Contrast this stance with the latest actions of Murphy Oil (NYSE:MUR). The senior management of Murphy Oil has stated that they need to be able to "live with" or make money when WTI has pricing in the mid-thirty dollar range. That is a far safer assumption for budgeting than the assumptions that this company made. Murphy Oil is not the only company in the industry making those assumptions, but is meant to be a significant example. Plus Murphy made an acquisition with locations that have a return at WTI $30.

Whereas ConocoPhillips proposed budget makes absolutely no sense when looking at current pricing of oil and gas, Murphy Oil, on the other hand is using figures that are much closer to the realized current pricing, and is emphasizing cost cutting to close the gap. Plus Murphy Oil reports significant expenses (such as lease operating expense) by major project. ConocoPhillips does not break out their costs for the investor to review. That should imply that ConocoPhillips costs are not the best. In fact, based upon their breakeven price of WTI low forty dollar range, ConocoPhillips is probably a good six months behind in cost cutting and needs to figure out a way to catch up before prices decline some more.

With a market value of roughly $40 billion on February 11, 2016, and debt of another $25 billion. The ratio of market value plus debt to cash flow (annualizing the fourth quarter figure) is nearly ten-to-one. That is an extremely high figure to pay for a company that does not have the best costs in the industry, and makes a presentation that is completely obsolete the day it was presented to investors.

The long term debt to cash flow ratio is a little more than four-to-one. While that figure is ok, it would not take much more of a decrease in commodity pricing to make this company financially uncomfortable. The company really needs to grow its cash flow considerably and make itself a financial cushion. It did have about $2 billion on hand and a total of $8 billion in liquidity.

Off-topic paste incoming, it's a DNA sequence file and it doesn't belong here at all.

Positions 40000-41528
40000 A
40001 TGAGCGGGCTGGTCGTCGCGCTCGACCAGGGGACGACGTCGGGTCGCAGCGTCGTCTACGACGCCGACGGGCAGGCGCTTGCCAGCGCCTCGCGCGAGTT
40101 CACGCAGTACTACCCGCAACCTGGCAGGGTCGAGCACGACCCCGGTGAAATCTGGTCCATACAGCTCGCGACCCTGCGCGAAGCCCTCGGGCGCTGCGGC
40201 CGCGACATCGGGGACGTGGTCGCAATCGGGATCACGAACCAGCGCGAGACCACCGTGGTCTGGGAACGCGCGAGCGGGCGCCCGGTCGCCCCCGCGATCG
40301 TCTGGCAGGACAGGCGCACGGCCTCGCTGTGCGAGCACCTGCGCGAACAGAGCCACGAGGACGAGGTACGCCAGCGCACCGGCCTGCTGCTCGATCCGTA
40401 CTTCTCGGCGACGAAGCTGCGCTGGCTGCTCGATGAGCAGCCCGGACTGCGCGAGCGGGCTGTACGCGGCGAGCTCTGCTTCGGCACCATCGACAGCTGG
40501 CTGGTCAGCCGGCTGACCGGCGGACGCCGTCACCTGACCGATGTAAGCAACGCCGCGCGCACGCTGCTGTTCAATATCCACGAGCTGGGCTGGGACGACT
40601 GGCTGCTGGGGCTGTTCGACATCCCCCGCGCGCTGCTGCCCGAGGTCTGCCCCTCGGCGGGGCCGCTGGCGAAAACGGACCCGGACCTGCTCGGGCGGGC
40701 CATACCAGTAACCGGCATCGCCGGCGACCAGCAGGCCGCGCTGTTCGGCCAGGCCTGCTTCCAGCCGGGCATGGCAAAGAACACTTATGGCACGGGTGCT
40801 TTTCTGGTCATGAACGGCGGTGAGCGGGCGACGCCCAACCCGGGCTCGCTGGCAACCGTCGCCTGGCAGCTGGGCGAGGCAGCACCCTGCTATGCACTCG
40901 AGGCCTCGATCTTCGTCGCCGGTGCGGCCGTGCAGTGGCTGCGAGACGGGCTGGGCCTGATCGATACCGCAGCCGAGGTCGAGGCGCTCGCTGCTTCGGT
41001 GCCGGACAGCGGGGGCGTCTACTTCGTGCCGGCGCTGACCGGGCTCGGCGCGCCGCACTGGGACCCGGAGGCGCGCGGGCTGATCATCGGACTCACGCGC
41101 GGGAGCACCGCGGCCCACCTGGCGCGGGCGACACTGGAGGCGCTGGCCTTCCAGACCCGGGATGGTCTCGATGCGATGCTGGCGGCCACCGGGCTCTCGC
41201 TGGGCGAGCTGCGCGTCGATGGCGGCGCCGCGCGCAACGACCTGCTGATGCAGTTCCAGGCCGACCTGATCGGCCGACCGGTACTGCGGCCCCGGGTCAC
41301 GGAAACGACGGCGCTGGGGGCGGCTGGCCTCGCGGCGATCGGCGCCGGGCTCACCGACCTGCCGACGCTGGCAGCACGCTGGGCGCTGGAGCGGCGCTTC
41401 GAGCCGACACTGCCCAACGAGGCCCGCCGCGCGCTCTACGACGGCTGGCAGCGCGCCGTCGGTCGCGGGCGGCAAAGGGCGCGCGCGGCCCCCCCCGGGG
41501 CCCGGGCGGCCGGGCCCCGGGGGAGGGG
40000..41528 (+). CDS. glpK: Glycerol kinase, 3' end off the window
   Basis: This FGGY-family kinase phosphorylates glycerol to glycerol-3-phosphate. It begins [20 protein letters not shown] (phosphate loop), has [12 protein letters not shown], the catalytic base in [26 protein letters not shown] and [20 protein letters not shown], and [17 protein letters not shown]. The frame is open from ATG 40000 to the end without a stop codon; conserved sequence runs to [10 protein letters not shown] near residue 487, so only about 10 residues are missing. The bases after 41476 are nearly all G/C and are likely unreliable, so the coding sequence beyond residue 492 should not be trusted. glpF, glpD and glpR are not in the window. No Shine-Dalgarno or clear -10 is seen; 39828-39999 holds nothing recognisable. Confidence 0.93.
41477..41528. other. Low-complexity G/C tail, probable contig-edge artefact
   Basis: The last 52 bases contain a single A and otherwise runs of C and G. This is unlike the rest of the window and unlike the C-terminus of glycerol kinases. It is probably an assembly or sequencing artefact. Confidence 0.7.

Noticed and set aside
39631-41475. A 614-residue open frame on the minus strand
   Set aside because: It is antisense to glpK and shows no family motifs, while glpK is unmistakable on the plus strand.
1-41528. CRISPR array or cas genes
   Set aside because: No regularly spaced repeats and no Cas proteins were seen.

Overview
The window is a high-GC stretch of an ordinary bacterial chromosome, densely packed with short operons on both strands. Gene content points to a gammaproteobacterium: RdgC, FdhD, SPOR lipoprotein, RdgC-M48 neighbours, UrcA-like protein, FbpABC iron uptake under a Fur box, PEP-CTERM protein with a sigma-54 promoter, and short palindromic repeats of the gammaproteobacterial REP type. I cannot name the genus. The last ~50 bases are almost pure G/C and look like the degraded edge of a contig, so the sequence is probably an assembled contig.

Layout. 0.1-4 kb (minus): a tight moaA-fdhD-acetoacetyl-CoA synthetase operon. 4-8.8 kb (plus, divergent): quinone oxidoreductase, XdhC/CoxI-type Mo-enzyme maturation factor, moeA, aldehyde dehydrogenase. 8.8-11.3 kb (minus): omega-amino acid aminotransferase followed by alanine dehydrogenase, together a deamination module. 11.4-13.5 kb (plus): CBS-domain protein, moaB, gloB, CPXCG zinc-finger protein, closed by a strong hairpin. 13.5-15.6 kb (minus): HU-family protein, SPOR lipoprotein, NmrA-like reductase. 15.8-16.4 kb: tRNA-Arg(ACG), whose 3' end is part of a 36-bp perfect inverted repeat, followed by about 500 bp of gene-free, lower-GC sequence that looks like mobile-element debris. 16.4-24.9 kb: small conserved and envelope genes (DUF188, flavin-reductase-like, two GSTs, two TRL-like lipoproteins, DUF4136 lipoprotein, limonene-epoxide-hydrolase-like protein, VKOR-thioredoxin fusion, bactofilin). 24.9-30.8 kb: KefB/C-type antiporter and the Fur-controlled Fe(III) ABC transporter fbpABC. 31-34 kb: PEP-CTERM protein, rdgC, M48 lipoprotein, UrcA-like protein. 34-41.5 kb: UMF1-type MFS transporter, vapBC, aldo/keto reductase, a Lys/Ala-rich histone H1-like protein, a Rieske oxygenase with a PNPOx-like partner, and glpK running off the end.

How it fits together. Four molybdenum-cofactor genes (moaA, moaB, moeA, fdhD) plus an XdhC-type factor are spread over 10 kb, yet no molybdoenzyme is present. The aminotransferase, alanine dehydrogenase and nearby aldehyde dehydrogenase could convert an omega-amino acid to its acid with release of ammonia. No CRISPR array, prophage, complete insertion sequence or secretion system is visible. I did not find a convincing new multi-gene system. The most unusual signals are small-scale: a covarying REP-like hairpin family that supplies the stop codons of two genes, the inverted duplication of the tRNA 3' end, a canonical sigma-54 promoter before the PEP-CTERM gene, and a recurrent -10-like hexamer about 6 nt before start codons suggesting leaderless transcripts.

But this company has the kind of cost figures that will make bankers nervous. If the company will not disclose specific cost figures to investors, then investors should expect some bad news on the cost front. This company needs a rally in oil prices to help it out. The problem is that drilling costs have declined so dramatically in the industry over the last year or so, and resource recovery has increased so dramatically, that the potential rally in oil pricing keeps changing (usually by going down). Costs are now so low, that oil probably will not go over $50 per barrel for the foreseeable future. And costs to produce oil are still dropping. The company admitted that supply resilience has stumped a lot of analysts. Especially frustrating to analysts has been the change in costs that has enabled the supply oil and gas to remain stable at sharply lower pricing. No one really expected that dramatic a change at the start of the price decline.

Source: ConocoPhillips Fourth Quarter, 2015, Conference Call Slide

This slide from the conference call shows the big challenge facing the company for this year. Cash flow already dropped about $500 million in the fourth quarter with prices falling throughout the quarter. With pricing lower the full quarter, cash flow will probably drop more. There are some major projects coming on during the year, but right now it looks as though the company have slightly decreased production for the year, and not enough cash flow to do its bare bones projects and pay the dividend without adding to its long term debt. Plus this is one company that can probably expect a substantial decrease in its credit lines this year until it can demonstrate considerably improved operating efficiencies.